Transformation as intensification describes acts of adaptation that produce significant collateral damage (or positive unexpected impacts).  Associated with big adaptation investments applied uncritically leading to the ramping-up of inequalities between people and unsustainable exploitation of the environment. Existing unequal relations and the distribution of decision-making power, wealth and opportunity are not questioned and become intensified. Examples include the uncritical deployment of new technology from information technology to sea defenses. When these are deployed without consideration of social and ecological context they are very likely to exacerbate underlying inequalities, even if they score well in indexes of adaptation and apparent risk reduction. At best an opportunity is missed for achieving more progressive side-benefits of adaptation.

Transformation as an extension applies when existing efforts to reduce risk through adaptation meet their limits and new ‘transformative’ strategies are deployed. This kind of transformation can also introduce new kinds of social and ecological impact as a result of adaption actions, some of which might be unanticipated. The IPCC has indicated that the limits to adaptation are real and research has proposed that when these limits are reached a society has two choices: incur loss and damage or transform. Strategies such as livelihood diversification or shifting livelihoods altogether are described as transformation as extension. While this can extend the limits to adaptation for those able to shift their livelihoods or industries it can exacerbate the vulnerability of those left behind.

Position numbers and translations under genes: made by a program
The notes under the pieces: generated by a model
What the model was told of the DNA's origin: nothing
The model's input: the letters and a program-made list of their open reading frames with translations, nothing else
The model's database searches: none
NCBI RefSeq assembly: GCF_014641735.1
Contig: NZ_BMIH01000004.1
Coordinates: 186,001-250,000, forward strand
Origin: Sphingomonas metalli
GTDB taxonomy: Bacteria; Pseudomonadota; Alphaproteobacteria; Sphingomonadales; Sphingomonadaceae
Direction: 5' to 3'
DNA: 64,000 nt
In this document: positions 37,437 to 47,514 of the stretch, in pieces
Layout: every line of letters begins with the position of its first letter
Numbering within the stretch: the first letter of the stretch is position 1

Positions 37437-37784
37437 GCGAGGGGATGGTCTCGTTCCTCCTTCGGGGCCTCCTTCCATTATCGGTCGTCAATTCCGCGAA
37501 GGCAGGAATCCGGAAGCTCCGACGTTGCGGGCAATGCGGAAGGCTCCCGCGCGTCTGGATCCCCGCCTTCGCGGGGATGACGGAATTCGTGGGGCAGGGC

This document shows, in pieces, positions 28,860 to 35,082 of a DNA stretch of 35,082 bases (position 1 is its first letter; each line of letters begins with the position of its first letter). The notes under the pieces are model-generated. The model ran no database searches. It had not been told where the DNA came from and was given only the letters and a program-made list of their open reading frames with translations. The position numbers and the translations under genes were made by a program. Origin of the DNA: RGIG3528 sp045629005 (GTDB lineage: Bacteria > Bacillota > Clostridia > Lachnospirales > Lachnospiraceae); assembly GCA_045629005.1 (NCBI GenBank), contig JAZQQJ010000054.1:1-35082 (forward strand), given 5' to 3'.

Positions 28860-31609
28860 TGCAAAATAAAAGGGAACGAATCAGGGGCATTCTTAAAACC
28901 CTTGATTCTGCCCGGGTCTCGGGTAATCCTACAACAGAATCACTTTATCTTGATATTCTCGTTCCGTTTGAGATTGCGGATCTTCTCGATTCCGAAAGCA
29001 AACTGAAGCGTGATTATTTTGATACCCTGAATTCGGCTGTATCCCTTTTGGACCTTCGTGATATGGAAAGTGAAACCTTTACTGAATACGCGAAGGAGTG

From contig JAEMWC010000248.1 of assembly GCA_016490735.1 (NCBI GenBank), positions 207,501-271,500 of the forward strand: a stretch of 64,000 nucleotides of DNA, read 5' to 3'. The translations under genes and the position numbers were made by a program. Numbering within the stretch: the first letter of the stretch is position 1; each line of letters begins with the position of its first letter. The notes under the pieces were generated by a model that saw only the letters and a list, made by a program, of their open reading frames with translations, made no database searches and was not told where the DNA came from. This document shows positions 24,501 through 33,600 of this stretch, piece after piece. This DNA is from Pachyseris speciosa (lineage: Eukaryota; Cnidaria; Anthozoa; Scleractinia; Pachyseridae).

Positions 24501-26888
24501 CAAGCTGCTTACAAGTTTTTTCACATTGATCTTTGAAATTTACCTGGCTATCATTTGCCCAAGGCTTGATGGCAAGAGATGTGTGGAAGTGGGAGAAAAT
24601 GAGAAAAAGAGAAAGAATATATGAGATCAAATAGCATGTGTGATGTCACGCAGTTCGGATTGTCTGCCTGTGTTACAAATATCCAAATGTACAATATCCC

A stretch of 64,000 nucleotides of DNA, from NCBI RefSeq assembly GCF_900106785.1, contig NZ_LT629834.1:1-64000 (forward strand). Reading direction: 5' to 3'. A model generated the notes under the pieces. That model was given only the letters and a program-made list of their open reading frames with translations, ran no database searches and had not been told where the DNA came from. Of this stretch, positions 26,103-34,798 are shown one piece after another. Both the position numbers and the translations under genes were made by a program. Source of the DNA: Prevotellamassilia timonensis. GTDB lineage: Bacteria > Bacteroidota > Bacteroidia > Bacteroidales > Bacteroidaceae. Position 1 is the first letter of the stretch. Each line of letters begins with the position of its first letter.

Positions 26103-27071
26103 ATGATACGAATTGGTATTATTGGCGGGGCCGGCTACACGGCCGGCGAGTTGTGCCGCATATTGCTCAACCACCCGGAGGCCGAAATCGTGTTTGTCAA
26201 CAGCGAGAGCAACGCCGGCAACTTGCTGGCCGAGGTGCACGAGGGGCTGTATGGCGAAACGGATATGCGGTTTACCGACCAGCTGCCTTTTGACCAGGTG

Transformation as liberation places policy focus on the dual demands of risk reduction and progressive development outcomes (including ecological sustainability and a concern for future generations). Adaptation alone is not justifiable under this understanding of transformation – fundamental change is needed in social, economic and technological systems to confront the systemic barriers to delivering the unmet development challenges so well-articulated for example in the Sustainable Development Goals. Transformation as liberation includes strategies such as empowering individuals to understand and realize their rights and ensuring access to land.

If we can agree that in a world already riven by multiple wounding inequalities transformation as liberation is the most desirable approach to living with climate change then how might we begin to practically achieve this?  Operationalizing transformation as liberation is challenging. Systemic change is required by global and national leaders with concerted effort from governments, big business and support form organized civil society. One of the most profound challenges to transformational change is countering the opposition of powerful actors and institutions who have a vested interest in maintaining the status quo.